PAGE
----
CDM, CFPP of the Month - January 2020


Name: Maggie Rowlands, CDM, CFPP

Job Title: Dietary Services Manager

Employer: Pulaski Memorial Hospital

Job Location: Winamac, Indiana
Years at Current Facility: 11 Years

Years in Current Position: 11 Years

CDM Since: 2001

Why did you decide to become a CDM, CFPP?

As I started to get older, I knew the physical demands of purchasing were beginning to take a toll, plus I wanted to do more than purchase and manage food inventory. So after speaking with my supervisor at the time, Beth Summers, COM, CFPP, at Hendricks Regional Health, I decided to begin the process of obtaining my certification.

What are your main responsibilities in your current position?

Currently, I am responsible for scheduling, interviewing, budgeting (product and labor), menu creation, policy writing, catering for hospital events, meal rounding, and financial reporting. I also serve on various hospital committees, including Infection Control, Performance Improvement, and Activities.

How do you organize your time at work to make sure you accomplish all your responsibilities?

I like to make to-do lists and check items off as I go throughout the day.

What is an example of an innovative way you have made change at your facility and how did you implement it?

Before I started, PMH had a kitchen staff, but all they did was prepare various food items and stocked them in a vending machine, or "the wheel," as the team grew to call it. So I began discussing with our CEO and Plant Engineering Director the idea of having a cafeteria-style line with hot and cold food items for our staff, patients, and community members. After some training for the dietary associates, and visits to other facilities, we opened a new cafeteria on September 1, 2011. The training and site visits were essential to get buy-in. The staff was nervous about the changes. They had never had to interact with the public in this type of setting before. But seeing other hospitals serve, tasty, high-quality meals gave them the confidence that is could be done. At the same time, we also expanded our room service offerings to the maternity department and then to our Med/Surg floor. It has been a win for everyone.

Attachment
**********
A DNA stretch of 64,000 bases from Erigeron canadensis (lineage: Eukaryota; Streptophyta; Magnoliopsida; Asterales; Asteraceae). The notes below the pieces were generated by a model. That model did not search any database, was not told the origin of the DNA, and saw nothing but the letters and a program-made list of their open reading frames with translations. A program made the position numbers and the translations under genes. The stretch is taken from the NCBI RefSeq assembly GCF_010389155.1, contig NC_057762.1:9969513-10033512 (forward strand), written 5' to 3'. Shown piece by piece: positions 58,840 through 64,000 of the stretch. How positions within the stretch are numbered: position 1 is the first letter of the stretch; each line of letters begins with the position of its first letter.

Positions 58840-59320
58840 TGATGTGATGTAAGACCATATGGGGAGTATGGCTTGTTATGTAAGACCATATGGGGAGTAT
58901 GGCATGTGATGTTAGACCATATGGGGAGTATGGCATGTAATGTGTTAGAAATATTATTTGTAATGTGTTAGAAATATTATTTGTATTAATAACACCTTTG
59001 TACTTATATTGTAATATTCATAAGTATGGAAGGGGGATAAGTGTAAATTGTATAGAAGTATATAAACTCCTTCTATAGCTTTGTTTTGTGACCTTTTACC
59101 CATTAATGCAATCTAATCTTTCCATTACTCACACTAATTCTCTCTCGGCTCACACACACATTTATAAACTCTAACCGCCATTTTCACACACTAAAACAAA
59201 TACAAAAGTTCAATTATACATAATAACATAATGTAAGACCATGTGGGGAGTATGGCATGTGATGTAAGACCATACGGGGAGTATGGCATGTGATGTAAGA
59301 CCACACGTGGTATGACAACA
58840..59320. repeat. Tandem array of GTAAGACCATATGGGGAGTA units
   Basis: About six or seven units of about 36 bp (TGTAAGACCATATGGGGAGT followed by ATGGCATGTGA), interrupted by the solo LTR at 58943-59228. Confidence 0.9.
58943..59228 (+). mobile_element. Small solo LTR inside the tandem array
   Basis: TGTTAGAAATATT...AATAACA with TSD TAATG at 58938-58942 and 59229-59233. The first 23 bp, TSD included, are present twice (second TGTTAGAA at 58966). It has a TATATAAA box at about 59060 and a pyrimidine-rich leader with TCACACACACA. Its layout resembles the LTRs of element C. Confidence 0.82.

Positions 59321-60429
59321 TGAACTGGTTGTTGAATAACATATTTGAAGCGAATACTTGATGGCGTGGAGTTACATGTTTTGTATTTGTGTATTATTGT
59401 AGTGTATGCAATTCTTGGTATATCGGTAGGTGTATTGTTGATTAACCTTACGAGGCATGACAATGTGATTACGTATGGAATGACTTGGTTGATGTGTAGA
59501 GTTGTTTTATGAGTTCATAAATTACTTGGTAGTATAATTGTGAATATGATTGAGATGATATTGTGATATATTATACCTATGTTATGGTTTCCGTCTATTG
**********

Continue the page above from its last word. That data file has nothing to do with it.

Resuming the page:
What was your first job in the foodservice industry?

I first started in food service working for Dairy Queen, McDonald's, and 76 Truck Stops as a line cook. In 1987, I began at Hendricks Regional Health (back then, Hendricks County Hospital) as their Food Distributor. I held that position for fifteen years. I was responsible for weekly inventory, ordering, stocking, using first-ln, first-out (FIFO) practices, and dealing with vendors. Back then, there were no computers to do online ordering. The salesman would hand key in item numbers and quantities using a phone; it was very labor-intensive and time-consuming. In 2001, I moved to rural Indiana and began working at White County Memorial Hospital.

Who has been your biggest mentor in foodservice and how have they helped shape your career?